An Arizona man was sentenced to nearly three years in prison after attempting to extort Georgia Tech by falsely accusing its men’s basketball coach of sexual assault.
Ronald Bell, 57, was sentenced Thursday to two years and nine months in prison followed by three years of supervised release, according to U.S. Attorney Ryan K. Buchanan. Bell pleaded guilty in March to conspiring to the extortion scheme with his co-defendant, Jennifer Pendley, and a Georgia Tech security guard.
Bell recruited a security guard to fabricate a claim that the guard witnessed Georgia Tech basketball coach Josh Pastner commit sexual assault. In exchange, the guard would be paid part of the extortion money Bell expected to receive from the university, estimated to be worth $20 million, and a new Jeep.
“Ronald Bell tried to extort Georgia Tech and ruin the reputation of its basketball coach,” U.S. Attorney Ryan K. Buchanan said in a press release. “As federal prosecutors, we have a responsibility to the citizens of this district to pursue accountability and justice for crimes of sexual violence. But in this case Bell attempted to exploit the mission of our office, and law enforcement partners, to combat sexual assault through a brazen effort to enrich himself at the expense of Georgia Tech and a member of its staff. Bell has now been held accountable for his crime.”
In one text conversation, Bell warned the university that the situation would turn “ugly” if it failed to comply with his demands. He claimed to have attempted to resolve the incident amicably without damaging Georgia Tech’s reputation.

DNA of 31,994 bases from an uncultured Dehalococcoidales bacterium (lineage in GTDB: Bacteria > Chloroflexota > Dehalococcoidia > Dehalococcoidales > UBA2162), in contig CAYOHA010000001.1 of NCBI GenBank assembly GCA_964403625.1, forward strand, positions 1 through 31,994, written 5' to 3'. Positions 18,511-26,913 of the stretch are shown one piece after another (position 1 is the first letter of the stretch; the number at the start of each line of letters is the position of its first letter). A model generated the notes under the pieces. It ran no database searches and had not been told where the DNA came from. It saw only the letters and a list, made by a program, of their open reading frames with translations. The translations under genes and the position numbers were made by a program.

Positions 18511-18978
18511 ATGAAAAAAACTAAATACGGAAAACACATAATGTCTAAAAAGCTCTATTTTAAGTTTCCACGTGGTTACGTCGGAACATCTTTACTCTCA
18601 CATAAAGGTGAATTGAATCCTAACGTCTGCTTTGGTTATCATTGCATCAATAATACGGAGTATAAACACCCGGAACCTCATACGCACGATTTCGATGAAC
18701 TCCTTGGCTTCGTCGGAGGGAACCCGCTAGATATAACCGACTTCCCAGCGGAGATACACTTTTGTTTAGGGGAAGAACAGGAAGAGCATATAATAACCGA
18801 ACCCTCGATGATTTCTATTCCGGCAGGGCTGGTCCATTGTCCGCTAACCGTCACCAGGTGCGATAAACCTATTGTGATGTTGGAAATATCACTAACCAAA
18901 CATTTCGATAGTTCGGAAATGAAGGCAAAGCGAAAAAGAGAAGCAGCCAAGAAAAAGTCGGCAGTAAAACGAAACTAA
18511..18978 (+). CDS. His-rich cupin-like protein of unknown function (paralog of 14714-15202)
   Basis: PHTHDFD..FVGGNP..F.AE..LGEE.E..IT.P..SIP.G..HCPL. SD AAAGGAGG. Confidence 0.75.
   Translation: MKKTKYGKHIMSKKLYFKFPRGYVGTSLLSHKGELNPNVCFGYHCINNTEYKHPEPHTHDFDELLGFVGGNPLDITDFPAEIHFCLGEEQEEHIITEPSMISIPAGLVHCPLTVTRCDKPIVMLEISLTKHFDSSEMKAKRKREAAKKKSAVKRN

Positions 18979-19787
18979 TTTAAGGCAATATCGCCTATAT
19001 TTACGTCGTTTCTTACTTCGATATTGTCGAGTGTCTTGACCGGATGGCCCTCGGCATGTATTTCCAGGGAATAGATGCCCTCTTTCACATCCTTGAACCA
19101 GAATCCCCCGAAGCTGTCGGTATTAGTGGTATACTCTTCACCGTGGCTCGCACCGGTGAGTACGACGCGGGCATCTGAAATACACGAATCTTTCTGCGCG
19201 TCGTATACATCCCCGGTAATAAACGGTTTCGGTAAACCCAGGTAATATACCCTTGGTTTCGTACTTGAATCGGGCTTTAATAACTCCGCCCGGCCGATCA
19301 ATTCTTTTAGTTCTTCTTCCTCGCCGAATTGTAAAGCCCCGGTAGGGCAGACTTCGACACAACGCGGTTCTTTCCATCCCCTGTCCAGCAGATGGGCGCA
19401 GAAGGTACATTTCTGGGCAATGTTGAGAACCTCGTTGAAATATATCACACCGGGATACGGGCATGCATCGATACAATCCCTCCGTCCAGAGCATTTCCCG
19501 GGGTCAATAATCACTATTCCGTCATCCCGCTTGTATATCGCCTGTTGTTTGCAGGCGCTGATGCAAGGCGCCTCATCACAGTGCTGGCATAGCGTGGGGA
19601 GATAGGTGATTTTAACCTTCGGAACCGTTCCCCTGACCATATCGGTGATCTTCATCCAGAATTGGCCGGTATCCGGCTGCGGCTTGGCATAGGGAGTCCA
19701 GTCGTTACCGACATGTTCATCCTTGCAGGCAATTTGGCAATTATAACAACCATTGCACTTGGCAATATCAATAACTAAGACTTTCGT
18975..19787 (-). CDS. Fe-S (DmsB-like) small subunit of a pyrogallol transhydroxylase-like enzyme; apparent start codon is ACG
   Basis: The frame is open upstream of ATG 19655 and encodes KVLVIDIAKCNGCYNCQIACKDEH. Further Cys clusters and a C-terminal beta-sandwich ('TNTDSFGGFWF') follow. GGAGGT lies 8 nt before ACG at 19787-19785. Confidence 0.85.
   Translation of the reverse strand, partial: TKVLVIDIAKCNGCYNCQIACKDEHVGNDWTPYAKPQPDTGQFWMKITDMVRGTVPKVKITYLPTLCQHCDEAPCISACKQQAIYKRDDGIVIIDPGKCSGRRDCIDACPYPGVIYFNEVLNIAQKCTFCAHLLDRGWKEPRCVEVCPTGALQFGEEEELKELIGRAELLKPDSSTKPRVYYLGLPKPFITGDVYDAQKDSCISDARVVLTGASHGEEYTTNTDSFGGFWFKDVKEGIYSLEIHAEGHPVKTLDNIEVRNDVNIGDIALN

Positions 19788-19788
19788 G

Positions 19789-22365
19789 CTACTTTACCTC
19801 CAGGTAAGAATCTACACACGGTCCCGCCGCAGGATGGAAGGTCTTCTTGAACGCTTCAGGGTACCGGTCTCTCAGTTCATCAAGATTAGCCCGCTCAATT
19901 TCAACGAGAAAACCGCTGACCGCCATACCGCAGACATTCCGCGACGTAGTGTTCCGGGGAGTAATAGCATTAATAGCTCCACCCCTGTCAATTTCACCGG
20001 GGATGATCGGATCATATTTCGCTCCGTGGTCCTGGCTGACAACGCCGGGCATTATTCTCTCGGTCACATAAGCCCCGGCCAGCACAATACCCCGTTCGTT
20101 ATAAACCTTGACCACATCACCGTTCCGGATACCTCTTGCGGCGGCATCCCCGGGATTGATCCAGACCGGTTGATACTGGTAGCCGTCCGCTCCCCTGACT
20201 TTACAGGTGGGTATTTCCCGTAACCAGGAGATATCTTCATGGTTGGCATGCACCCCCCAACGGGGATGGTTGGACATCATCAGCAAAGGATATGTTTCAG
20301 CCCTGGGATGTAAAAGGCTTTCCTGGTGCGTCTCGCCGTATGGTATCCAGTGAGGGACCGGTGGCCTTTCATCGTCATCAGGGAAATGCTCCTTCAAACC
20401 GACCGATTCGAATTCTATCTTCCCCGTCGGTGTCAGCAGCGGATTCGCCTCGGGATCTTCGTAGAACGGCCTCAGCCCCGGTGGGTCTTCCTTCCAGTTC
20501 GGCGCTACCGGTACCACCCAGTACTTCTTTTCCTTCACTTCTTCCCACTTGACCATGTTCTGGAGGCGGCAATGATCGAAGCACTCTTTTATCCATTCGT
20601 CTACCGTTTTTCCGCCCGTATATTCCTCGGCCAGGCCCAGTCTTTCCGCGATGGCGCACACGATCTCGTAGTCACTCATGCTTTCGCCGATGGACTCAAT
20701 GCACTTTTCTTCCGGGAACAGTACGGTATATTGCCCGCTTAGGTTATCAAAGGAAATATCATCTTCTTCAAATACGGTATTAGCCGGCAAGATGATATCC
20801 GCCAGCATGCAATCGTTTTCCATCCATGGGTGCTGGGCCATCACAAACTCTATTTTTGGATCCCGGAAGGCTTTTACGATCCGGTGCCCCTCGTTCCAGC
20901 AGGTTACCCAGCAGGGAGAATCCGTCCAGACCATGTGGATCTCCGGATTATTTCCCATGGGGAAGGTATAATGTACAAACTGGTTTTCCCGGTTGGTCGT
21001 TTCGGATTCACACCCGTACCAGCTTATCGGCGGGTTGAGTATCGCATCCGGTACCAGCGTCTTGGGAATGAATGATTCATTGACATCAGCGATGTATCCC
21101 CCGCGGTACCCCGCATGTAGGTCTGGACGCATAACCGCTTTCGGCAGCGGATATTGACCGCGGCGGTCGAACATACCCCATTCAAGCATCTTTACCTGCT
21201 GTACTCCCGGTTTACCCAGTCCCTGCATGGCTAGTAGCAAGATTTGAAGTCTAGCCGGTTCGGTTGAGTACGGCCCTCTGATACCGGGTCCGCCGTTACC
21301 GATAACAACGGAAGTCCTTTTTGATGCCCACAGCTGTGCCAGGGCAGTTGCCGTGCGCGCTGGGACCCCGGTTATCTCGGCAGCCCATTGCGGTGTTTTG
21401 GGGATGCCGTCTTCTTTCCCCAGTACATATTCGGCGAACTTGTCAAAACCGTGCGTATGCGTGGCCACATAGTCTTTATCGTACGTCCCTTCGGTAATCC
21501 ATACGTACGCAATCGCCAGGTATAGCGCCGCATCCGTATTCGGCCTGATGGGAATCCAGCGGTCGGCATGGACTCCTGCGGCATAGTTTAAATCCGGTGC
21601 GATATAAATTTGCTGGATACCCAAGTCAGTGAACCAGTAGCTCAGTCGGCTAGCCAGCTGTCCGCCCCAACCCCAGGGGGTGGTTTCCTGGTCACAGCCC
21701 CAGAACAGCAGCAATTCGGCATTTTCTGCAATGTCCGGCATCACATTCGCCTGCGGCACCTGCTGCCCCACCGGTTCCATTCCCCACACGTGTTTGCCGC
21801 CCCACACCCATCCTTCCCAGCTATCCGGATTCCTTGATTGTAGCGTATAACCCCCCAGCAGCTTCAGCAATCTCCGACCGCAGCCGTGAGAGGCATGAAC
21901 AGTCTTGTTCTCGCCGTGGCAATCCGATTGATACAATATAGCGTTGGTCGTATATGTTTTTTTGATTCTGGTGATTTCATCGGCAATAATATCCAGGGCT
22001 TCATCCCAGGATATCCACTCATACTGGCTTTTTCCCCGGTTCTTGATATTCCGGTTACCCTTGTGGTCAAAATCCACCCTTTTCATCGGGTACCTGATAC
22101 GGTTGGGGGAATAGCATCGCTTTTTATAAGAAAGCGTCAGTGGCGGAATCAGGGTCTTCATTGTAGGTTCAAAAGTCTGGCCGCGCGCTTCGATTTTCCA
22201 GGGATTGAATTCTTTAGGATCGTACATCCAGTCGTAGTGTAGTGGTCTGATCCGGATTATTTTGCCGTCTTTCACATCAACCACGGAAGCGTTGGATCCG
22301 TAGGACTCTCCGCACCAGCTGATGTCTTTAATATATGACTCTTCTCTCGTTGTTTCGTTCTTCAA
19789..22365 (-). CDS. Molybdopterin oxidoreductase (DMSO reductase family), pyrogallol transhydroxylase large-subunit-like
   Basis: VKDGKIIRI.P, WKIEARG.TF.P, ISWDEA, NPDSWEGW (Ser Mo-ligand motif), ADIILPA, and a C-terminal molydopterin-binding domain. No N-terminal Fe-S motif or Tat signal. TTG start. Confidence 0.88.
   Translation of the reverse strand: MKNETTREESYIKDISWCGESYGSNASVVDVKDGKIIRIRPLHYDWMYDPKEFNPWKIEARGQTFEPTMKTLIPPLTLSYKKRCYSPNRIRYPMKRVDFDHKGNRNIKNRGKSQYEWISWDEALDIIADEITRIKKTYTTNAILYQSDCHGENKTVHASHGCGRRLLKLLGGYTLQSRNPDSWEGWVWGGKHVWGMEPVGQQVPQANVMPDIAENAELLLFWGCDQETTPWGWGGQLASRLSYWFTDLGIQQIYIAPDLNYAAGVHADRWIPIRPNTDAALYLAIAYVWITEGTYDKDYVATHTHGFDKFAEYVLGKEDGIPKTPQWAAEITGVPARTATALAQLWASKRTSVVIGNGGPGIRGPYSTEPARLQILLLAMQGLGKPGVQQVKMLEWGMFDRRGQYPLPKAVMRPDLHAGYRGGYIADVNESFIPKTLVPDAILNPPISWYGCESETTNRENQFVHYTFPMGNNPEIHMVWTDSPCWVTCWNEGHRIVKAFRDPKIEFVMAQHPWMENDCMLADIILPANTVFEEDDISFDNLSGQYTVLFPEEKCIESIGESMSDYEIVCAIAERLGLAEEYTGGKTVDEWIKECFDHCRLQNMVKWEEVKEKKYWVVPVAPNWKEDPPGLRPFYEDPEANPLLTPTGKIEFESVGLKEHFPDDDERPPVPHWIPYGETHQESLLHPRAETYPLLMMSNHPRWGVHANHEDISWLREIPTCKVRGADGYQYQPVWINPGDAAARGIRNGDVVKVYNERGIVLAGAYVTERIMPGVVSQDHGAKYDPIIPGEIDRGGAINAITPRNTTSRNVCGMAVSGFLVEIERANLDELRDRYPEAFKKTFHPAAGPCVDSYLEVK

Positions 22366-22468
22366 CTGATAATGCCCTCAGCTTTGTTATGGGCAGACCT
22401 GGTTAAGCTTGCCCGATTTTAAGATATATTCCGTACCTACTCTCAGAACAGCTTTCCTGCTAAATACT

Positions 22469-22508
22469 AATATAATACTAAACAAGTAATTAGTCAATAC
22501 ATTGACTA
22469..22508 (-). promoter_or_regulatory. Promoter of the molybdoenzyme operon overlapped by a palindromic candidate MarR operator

Bell demanded money from Georgia Tech in exchange for staying silent about the false sexual assault. But after the university refused to pay Bell, Pendley filed a lawsuit claiming to be the victim of sexual battery, sexual assault, and intentional infliction of emotional distress. Pendley also falsely alleged that a guard witnessed the assault.
The guard later admitted that his statements were false and that Bell asked him to lie to support the fabricated claim against Pastner.
“Bell sought to severely damage the reputation of the institution and their coach solely for his own financial gain,” Keri Farley, Special Agent in Charge of FBI Atlanta, said in the press release. “This sentence proves that the FBI will not tolerate false allegations and will do everything in our power to seek the truth and hold individuals who commit these type of crimes accountable for their selfish actions.”
Pastner, who was previously an assistant coach at the University of Arizona, has been involved in litigation with Bell and Pendley since January 2018 after Pastner sued them for blackmail and defamation, accusing them of falsely claiming he broke NCAA rules.
The pair then countersued and falsely alleged Pastner sexually assaulted Pendley at a Houston hotel in 2016 while he was a coach at Memphis.
Georgia Tech conducted an independent investigation last year and found the sexual misconduct allegations had no merit.
It is unclear if Pendley or the security guard face charges in the case.
The Associated Press contributed to this report.